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Preferred Lender Lists


Many colleges publish lists of recommended lenders, called preferred lender lists. Usually there are several lists, with each list focusing on a different category of loans. The preferred lender lists can include lists for undergraduate Stafford loans, parent PLUS loans, graduate Stafford loans, graduate PLUS loans, consolidation loans, and private student loans. Most preferred lender lists include 4 to 10 lenders.

No Uniform Criteria

Each college sets its own criteria for which lenders will appear on its preferred lender list. Although the process is in most cases objective and unbiased, it is not necessarily focused solely on cost. Many colleges consider other factors, such as the quality of customer service, the speed of problem resolution, and counseling activities. For example, most students want 24/7 customer service via toll free phone numbers and online interfaces, but don't realize this until later. Likewise, when alumni encounter problems with a lender, they usually turn to the financial aid office at their alma mater for help.

The college may also consider the availability of tools from the lender to ease their administrative burden, such as an online interface to streamline the certification, processing, disbursement and management of loans borrowed by the school's students. Some colleges may receive payments or other benefits from the lenders, and should disclose this prominently with any publication of the preferred lender list.

Borrowers May Pick Any Lender

Federal law requires colleges to certify federal education loans without regard to the borrower's choice of lender or the guarantee agency used by the lender. So you can choose any lender, including those that are not on the college's list of recommended lenders. Colleges are prohibited from introducing artificial delays into the loan certification process.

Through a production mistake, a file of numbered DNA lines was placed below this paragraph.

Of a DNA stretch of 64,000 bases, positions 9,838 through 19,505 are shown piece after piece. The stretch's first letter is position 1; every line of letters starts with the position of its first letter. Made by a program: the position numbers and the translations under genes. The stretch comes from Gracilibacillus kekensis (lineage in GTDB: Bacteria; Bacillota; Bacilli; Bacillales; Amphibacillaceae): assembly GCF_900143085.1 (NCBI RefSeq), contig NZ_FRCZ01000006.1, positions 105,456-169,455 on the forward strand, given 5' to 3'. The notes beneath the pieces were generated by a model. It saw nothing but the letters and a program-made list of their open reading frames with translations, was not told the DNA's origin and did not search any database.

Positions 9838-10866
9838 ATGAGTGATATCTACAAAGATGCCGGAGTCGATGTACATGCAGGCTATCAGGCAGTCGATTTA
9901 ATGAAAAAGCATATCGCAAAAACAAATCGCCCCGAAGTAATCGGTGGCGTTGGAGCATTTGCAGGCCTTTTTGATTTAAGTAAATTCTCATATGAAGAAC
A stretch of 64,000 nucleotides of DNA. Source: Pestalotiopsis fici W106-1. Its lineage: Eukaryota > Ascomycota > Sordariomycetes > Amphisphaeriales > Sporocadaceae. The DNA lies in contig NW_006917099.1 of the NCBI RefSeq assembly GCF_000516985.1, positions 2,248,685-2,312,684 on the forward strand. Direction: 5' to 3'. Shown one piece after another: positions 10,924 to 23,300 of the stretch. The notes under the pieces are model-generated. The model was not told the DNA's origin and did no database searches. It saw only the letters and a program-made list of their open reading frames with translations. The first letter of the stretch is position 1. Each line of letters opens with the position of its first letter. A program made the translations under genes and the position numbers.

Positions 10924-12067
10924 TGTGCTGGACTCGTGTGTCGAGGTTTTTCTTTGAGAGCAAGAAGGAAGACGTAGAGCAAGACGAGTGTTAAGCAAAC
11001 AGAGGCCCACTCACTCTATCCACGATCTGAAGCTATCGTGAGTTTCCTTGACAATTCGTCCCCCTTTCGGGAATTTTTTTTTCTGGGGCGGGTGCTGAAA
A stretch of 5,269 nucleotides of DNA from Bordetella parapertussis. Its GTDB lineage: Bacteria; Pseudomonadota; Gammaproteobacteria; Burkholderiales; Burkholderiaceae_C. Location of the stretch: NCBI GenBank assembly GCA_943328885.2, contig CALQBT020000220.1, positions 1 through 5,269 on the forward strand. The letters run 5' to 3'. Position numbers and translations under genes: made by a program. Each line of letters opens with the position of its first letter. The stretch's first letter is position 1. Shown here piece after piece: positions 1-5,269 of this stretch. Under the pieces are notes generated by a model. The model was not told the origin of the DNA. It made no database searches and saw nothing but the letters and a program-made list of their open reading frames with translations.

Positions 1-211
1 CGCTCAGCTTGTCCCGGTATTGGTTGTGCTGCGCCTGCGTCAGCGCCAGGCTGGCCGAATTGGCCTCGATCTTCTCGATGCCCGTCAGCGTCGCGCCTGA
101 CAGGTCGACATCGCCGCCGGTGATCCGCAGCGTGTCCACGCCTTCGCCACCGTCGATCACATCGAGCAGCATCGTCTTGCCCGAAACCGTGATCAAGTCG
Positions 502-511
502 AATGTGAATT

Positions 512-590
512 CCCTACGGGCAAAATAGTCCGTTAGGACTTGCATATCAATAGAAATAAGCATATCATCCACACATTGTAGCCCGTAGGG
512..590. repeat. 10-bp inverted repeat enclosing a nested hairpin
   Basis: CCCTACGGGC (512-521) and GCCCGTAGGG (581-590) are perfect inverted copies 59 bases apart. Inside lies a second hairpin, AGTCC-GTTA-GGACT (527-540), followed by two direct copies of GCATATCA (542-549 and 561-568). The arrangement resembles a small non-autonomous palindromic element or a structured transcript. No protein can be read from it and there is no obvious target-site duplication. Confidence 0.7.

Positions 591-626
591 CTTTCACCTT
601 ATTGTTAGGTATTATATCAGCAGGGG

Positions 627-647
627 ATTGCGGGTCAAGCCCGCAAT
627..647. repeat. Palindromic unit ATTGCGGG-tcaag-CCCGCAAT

If a college or lender provides you with a loan application that has the lender name and code already filled in, you are not required to use that lender. You can substitute the lender of your choice.

Shop Around

So while a college's preferred lender list is a good starting point, prospective borrowers should also look at other lenders, such as lenders that advertise in print, on air, online and by mail. Which lender you choose does make a difference, as lenders offer loan discounts that can save you hundreds or thousands of dollars of interest over the lifetime of the loans.

FinAid has comprehensive lists of education lenders, including lists of education lenders, student loan discounts and private student loans. State guarantee agencies and non-profit lenders sometimes have some of the lowest interest rates on federal and private student loans. These rates may be restricted to students who are state residents or attend a college in the state. Be sure to compare these rates with the rates available from banks and other for-profit lenders.

So do a little research on the lenders, instead of blindly picking the first lender on the preferred lender list. Visit the lender web sites for the latest information on their discounts and services, and put together a chart comparing and contrasting the lenders according to the features that are important to you.


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